Concluding, Justice Scalia directly charged the majority in Obergefell with the fatal flaw of hubris and of undermining the Court’s claim to legitimacy. “Hubris is sometimes defined as o’erweening pride; and pride, we know, goeth before a fall. … With each decision of ours that takes from the People a question properly left to them—with each decision that is unabashedly based not on law, but on the “reasoned judgment” of a bare majority of this Court—we move one step closer to being reminded of our impotence.” (Scalia, dissenting)
Justice Scalia was not alone in his contempt for the Obergefell decision. All four dissenters wrote very strong, critical opinions.
Chief Justice Roberts excoriated the majority for cheap judicial legislation.
“Although the policy arguments for extending marriage to same-sex couples may be compelling, the legal arguments for requiring such an extension are not. The fundamental right to marry does not include a right to make a State change its definition of marriage. And a State’s decision to maintain the meaning of marriage that has persisted in every culture throughout human history can hardly be called irrational. In short, our Constitution does not enact any one theory of marriage. The people of a State are free to expand marriage to include same-sex couples, or to retain the historic definition.” (Roberts, C.J., dissenting)
The Chief added: “[F]or those who believe in a government of laws, not of men, the majority’s approach is deeply disheartening. … Five lawyers have closed the debate and enacted their own vision of marriage as a matter of constitutional law. Stealing this issue from the people will for many cast a cloud over same-sex marriage, making a dramatic social change that [is] much more difficult to accept.” (Roberts, C.J., dissenting) (emphasis added).
Justice Thomas mourned: “This distortion of our Constitution not only ignores the text, it inverts the relationship between the individual and the state in our Republic.” He specifically reviewed the history of Magna Carta’s requirement of adherence to due process “by the law of the land” and the American Founder’s adoption of the procedural meaning of “due process.” (Thomas, dissenting)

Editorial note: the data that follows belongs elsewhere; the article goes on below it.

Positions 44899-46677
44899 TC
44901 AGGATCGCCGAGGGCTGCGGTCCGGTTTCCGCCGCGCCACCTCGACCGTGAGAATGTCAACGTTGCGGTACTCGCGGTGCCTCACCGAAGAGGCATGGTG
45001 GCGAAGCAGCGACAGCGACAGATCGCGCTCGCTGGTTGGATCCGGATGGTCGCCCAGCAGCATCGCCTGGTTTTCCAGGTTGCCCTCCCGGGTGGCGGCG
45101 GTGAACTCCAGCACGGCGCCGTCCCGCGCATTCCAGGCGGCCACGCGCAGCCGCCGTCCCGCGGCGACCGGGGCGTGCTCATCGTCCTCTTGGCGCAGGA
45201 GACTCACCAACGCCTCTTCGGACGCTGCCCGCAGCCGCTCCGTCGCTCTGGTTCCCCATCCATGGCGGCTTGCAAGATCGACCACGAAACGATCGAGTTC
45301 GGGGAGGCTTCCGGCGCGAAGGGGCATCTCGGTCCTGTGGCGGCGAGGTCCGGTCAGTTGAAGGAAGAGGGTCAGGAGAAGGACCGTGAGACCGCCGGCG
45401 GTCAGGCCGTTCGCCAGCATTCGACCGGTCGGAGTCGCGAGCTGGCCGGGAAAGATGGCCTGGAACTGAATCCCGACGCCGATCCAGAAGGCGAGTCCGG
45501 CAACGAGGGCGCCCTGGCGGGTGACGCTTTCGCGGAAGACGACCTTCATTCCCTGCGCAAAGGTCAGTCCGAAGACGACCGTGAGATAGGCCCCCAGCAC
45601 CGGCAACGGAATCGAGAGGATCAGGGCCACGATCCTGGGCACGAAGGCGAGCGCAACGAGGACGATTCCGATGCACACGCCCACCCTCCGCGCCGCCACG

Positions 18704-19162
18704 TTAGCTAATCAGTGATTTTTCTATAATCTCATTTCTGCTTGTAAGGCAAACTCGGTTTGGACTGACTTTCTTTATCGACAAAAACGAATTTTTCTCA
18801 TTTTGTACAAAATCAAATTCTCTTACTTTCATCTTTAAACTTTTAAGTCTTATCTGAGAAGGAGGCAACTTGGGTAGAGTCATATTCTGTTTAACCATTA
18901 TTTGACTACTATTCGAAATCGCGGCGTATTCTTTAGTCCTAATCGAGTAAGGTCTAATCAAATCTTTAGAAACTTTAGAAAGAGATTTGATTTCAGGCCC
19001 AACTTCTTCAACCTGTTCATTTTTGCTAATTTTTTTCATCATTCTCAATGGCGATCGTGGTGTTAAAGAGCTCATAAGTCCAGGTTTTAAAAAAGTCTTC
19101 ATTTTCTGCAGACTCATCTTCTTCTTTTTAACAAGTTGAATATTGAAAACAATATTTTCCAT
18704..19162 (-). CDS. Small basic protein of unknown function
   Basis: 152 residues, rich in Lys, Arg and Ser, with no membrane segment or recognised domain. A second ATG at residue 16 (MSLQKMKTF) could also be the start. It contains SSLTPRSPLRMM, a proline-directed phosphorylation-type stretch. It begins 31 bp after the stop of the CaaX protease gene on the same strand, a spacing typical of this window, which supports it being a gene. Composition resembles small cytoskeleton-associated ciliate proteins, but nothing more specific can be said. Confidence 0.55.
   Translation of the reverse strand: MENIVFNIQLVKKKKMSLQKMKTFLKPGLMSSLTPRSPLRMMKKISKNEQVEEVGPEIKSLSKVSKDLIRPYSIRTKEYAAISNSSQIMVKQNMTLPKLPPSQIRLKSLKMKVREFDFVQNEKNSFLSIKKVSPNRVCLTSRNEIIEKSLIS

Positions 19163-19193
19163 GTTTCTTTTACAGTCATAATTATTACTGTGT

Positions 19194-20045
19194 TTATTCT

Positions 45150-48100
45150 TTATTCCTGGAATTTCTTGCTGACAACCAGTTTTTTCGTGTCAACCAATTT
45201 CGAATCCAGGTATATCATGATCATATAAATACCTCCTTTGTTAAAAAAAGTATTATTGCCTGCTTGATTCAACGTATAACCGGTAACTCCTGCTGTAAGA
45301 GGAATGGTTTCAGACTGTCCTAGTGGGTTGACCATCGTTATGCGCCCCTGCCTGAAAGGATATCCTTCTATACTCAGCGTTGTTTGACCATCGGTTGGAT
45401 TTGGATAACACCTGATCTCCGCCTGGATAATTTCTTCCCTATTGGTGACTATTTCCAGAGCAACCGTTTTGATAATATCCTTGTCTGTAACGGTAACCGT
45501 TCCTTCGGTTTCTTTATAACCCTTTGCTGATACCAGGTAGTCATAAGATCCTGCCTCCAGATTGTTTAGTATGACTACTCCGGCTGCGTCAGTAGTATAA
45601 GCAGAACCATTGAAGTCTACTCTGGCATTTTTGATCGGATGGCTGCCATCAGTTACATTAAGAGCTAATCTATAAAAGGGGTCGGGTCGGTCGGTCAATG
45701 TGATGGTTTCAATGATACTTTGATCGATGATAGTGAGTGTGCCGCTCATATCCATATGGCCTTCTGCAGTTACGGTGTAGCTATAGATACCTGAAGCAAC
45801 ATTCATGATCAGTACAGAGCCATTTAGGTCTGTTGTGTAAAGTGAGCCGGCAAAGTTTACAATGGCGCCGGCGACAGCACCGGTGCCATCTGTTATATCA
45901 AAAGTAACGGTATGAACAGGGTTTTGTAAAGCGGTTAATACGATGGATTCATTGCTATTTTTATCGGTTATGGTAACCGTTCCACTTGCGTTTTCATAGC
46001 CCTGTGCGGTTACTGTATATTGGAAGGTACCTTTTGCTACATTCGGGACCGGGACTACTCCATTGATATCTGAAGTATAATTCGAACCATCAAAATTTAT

Justice Alito, added: “The Constitution says nothing about a right to same-sex marriage … .” Rather, The Constitution leaves that question to be decided by the people of each State.” He added: “Today’s decision usurps the constitutional right of the people to decide whether to keep or alter the traditional understanding of marriage. The decision will also have other important consequences. It will be used to vilify Americans who are unwilling to assent to the new orthodoxy.” (Alito, J., dissenting)
Justice Alito also lamented: “Today’s decision shows that decades of attempts to restrain this Court’s abuse of its authority have failed.” He warned that “all Americans, whatever their thinking on that issue, should worry about what the majority’s claim of power portends.” (Alito, J., dissenting)
As marriage undergirds society, Obergefell’s redefinition of marriage will destroy American society within two generations.
How far Obergefell falls from Magna Carta!
Lynn D. Wardle is the Bruce C. Hafen Professor of Law at Brigham Young University. He is author or editor of numerous books and law review articles mostly about family, biomedical ethics and conflict of laws policy issues. His publications present only his personal (not institutional) views.